The meaning of Aramaic דַּחֲוָה (dakhavah) is a crux interpretum. Suggestions include “music,” “dancing girls,” “concubines,” “table,” “food” – all of which are uncertain. The translation employed here, suggested by earlier scholars, is deliberately vague. A number of recent English versions follow a similar approach with “entertainment” (e.g., NASB, NIV, NCV, TEV, CEV, NLT). On this word see further, HALOT 1849-50 s.v.; E. Vogt, Lexicon linguae aramaicae, 37.
were brought to him. He was unable to sleep.
Aram “his sleep fled from him.”

God Rescues Daniel from the Lions

19 In the morning, at the earliest sign of daylight, the king got up and rushed to the lions’ den. 20As he approached the den, he called out to Daniel in a worried voice,
Aram “The king answered and said to Daniel.” This phrase has not been included in the translation for stylistic reasons; it is redundant in English.
“Daniel, servant of the living God, was your God whom you continually serve able to rescue you from the lions?”

21 Then Daniel spoke to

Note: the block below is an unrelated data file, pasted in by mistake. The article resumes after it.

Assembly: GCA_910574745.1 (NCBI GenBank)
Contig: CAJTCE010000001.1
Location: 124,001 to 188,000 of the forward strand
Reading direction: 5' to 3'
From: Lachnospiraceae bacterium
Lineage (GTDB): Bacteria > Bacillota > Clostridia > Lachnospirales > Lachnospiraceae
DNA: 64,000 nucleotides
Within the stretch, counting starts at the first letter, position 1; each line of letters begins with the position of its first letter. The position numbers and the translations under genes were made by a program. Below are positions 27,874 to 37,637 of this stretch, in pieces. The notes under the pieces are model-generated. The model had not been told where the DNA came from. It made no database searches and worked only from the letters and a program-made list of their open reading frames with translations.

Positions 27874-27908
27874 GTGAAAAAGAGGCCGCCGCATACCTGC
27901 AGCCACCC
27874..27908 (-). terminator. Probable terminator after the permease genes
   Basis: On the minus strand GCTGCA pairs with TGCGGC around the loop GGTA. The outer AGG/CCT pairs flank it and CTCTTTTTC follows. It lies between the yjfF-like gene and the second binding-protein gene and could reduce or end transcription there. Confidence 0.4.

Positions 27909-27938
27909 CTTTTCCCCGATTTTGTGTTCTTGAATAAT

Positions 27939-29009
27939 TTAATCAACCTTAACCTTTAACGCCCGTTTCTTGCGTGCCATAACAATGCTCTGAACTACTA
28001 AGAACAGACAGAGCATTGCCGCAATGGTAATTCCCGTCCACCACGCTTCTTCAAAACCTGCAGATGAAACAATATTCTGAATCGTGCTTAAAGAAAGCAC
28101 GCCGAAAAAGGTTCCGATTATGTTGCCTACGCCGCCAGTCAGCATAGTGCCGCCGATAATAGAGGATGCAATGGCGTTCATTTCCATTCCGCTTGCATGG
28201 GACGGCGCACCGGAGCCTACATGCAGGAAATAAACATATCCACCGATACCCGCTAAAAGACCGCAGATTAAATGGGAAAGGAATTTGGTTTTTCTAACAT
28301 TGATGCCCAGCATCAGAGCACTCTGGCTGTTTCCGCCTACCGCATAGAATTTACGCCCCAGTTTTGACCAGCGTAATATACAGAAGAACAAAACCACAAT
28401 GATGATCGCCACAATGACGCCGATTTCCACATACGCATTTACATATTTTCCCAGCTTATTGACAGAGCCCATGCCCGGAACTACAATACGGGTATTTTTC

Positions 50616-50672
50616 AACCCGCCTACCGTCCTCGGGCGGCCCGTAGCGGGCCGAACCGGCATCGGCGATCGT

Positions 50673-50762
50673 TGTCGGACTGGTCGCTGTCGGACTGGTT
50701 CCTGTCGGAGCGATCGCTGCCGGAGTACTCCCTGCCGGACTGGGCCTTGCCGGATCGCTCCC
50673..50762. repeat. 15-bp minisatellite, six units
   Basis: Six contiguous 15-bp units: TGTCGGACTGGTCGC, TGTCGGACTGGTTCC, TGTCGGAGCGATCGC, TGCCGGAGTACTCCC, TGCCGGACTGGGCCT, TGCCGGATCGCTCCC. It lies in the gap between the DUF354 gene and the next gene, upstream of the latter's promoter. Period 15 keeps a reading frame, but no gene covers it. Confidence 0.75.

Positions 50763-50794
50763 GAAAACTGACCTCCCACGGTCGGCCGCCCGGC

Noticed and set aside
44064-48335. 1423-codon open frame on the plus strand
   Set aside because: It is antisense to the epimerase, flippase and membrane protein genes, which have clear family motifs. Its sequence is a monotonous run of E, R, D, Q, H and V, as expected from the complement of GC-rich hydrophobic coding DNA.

Aram “with.”
the king, “O king, live forever!
22My God sent his angel and closed the lions’ mouths so that they have not harmed me, because I was found to be innocent before him. Nor have I done any harm to you, O king.”

23 Then the king was delighted and gave an order to haul Daniel up from the den. So Daniel was hauled up out of the den. He had no injury of any kind, because he had trusted in his God. 24The king gave another order,
Aram “said.”
and those men who had maliciously accused
Aram “had eaten the pieces of.” The Aramaic expression is ironic, in that the accusers who had figuratively “eaten the pieces of Daniel” are themselves literally devoured by the lions.